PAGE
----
“We learned lesson during the Swine Flu epidemic in 2009 to not have any public events and close those places where the disease could flourish,” he said. “Ten years ago, we already knew this. There should have been a planned shutdown.”
Dr. Spriggs said what the public needs to remember is that the stock market is not the real economy.
“What you’re seeing in the stock market is a vote on Donald Trump. There’s too much uncertainty and huge unease,” he said. “For a long time, people said he’s incompetent but as long as the stock market is doing well and the economy is good, it’s fine. In a way, what we’re all experiencing is because of that. We’re paying for an incompetent and the whole world sees it.”
“Consumer spending will go down as people stay home because of the coronavirus. That will hit a number of industries particularly hard, such as the service industry, travel providers, live entertainment venues, movie theaters, and more. That in turn could lead to a domino effect, with turmoil in one industry spilling over to another,” commented WalletHub CEO Odysseas Papadimitriou. “For example, if a restaurant owner can no longer pay rent, the property owner might not be able to pay its loan, and the bank that made the loan might end up suffering as well.”
He praised a House bill passed March 13 aimed at providing relief for those struck by job losses and economic fallout from the coronavirus. “It is a good first step, if it gets through the Senate without significant changes or delays. It is a must that the final legislation includes free coronavirus testing for everyone and covers hospitalization costs for those affected, regardless of insurance coverage,” said Mr. Papadimitriou. “Regardless, it looks like we’ll need more legislation after this to further support the economy and affected workers.”
Rashad Robinson, of Color Of Change, an online racial justice organization, called for protecting Blacks from fallout associated with the crisis.
“Together, we will hold corporate and government decision-makers accountable and ensure that Black and marginalized communities are not denied the care, protection and support that all communities deserve,” he said March 13. These power holders have roles to play for everything from job and income support to protecting voting rights, taking care of prisoners and ensuring the marginalized communities aren’t left in the cold.
“After years of Republicans, Big Pharma and major corporations fighting against paid sick leave legislation and Medicare for all we are left with a crisis where disproportionately Black low wage workers are continuing to support the public without the health insurance or paid time off that would make us all safer,” asserted Mr. Robinson. “When we return to ‘normal,’ the normal for most people will be economic hell. That’s why we are immediately calling for a moratorium on evictions and utility shut-offs. For Black and poor communities that are being urged by the Center for Disease Control to stay home from work as much as possible, following health instructions shouldn’t mean added financial hardship.”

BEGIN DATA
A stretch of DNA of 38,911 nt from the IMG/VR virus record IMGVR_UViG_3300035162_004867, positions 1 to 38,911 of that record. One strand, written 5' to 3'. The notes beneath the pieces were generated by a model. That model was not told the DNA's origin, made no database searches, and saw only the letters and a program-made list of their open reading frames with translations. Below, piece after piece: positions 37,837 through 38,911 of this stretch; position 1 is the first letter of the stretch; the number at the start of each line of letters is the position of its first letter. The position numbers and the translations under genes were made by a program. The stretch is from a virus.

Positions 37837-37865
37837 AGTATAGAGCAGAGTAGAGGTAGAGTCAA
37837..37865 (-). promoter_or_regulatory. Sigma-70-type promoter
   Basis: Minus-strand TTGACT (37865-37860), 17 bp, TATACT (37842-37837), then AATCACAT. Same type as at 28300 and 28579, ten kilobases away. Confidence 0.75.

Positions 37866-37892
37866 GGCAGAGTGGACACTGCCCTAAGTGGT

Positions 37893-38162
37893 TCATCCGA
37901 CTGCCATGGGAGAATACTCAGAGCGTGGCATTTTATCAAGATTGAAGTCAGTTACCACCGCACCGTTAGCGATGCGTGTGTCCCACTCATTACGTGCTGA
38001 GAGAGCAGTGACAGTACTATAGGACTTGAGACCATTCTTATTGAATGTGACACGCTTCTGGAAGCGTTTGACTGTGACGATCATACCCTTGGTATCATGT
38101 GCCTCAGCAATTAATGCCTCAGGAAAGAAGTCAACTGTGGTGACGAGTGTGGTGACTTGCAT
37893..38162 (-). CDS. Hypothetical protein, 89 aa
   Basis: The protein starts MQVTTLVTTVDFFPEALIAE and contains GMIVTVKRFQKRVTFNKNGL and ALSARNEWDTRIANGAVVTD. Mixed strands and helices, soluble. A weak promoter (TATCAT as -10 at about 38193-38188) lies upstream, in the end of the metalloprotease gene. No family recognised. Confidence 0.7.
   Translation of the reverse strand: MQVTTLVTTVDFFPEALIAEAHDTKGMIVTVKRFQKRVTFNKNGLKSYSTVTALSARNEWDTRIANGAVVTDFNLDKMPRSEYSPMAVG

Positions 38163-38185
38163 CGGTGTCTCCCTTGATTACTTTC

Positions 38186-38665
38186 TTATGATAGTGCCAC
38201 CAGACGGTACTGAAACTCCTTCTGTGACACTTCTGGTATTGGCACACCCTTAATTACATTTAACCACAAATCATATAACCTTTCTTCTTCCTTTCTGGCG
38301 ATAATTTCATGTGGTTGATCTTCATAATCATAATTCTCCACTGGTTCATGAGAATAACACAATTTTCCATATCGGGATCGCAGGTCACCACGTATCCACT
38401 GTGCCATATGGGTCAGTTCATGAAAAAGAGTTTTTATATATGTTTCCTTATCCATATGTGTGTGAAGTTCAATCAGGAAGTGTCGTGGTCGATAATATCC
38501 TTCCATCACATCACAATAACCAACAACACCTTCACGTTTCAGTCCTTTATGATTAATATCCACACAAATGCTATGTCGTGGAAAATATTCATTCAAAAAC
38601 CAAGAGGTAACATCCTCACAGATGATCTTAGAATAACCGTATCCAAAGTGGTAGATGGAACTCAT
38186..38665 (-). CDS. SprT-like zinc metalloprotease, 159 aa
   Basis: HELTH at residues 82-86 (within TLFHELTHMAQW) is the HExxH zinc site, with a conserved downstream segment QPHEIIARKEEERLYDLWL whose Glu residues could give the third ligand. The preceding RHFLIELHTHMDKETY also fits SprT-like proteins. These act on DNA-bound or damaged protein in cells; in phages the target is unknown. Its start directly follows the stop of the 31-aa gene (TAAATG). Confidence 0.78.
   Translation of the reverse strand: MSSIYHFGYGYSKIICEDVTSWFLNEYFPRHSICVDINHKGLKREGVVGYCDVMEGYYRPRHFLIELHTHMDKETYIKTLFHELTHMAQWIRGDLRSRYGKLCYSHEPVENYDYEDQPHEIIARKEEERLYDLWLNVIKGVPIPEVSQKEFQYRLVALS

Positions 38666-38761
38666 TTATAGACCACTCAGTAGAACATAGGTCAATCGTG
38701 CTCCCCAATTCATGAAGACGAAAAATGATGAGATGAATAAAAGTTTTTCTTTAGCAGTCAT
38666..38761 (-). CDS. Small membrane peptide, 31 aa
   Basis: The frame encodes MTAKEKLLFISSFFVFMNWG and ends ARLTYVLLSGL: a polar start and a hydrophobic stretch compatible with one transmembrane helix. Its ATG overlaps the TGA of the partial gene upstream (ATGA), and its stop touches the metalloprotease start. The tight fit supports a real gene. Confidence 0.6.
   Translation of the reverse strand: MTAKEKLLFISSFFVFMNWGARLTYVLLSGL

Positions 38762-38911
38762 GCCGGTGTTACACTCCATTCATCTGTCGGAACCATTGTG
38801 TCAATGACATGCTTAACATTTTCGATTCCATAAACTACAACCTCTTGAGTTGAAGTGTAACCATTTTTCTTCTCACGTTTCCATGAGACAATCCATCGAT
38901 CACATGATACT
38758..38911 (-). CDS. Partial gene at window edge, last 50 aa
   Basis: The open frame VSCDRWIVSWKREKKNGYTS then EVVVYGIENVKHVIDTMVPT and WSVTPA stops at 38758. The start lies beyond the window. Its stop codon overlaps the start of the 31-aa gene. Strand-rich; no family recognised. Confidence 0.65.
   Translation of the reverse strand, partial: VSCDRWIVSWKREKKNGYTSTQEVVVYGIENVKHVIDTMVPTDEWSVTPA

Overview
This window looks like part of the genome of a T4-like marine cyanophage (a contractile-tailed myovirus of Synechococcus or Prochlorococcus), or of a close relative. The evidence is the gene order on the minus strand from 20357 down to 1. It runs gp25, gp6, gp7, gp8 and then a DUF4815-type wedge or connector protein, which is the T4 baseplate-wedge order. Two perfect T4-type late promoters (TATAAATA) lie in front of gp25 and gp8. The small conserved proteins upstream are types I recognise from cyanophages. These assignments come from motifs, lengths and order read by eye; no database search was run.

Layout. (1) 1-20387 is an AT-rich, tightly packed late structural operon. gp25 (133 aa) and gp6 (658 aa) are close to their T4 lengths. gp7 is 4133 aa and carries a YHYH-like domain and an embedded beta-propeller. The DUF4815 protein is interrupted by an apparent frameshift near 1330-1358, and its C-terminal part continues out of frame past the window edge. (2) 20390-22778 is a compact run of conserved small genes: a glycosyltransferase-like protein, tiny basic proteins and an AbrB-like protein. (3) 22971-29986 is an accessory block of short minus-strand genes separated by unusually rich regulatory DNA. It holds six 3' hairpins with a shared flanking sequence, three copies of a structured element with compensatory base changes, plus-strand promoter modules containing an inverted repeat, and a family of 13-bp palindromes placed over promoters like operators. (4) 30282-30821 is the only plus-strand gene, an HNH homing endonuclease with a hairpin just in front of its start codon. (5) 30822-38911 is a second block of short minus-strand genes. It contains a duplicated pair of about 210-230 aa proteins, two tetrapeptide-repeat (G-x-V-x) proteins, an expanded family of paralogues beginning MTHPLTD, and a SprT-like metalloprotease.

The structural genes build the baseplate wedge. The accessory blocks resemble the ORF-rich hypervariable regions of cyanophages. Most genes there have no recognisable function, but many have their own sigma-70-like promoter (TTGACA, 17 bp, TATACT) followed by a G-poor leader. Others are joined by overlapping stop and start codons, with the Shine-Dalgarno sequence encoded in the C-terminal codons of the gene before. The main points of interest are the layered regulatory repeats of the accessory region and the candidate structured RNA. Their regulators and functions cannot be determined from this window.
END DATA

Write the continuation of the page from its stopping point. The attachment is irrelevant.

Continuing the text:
He also warned Black voters should not be denied their essential right in midst of the Covid-19 pandemic. “Now with coronavirus, existing voter disenfranchisement only exacerbates both the health risks and the lack of access for Black voters. States with upcoming primary elections should actively consider providing expanded ballot access on an emergency basis for this election and in a permanent, ongoing way for future elections. Any restrictions on travel or public gatherings must include provisions or exceptions that will ensure that voters, particularly oft-targeted Black voters, voters reliant on public transit, and other marginalized voters, are not disenfranchised,” he said.
“This epidemic also lands at a critical time for the launch of the 2020 Census. We must ensure that our national response does not jeopardize a full and accurate count of all populations and neighborhoods. Black people are among the most undercounted populations in the census and an undercount will lead to communities not getting the funding and representation they need or deserve for the next 10 years,” Mr. Robinson added.
“We are deeply concerned about the health, safety, and dignity of disproportionately Black incarcerated men and women as officials respond to this outbreak. While prison populations are quarantined from the general public, they are at high risk for Covid-19 outbreaks as they are kept in close quarters with inadequate food, water, and health care. Yet the nation’s jails and prisons have reportedly little access to coronavirus tests and in some cases, no soap, despite the inevitable spread of the epidemic in a captive population. Federal and state officials must ensure that testing and treatment for Covid-19 is available as needed in all jails and prisons,” he said.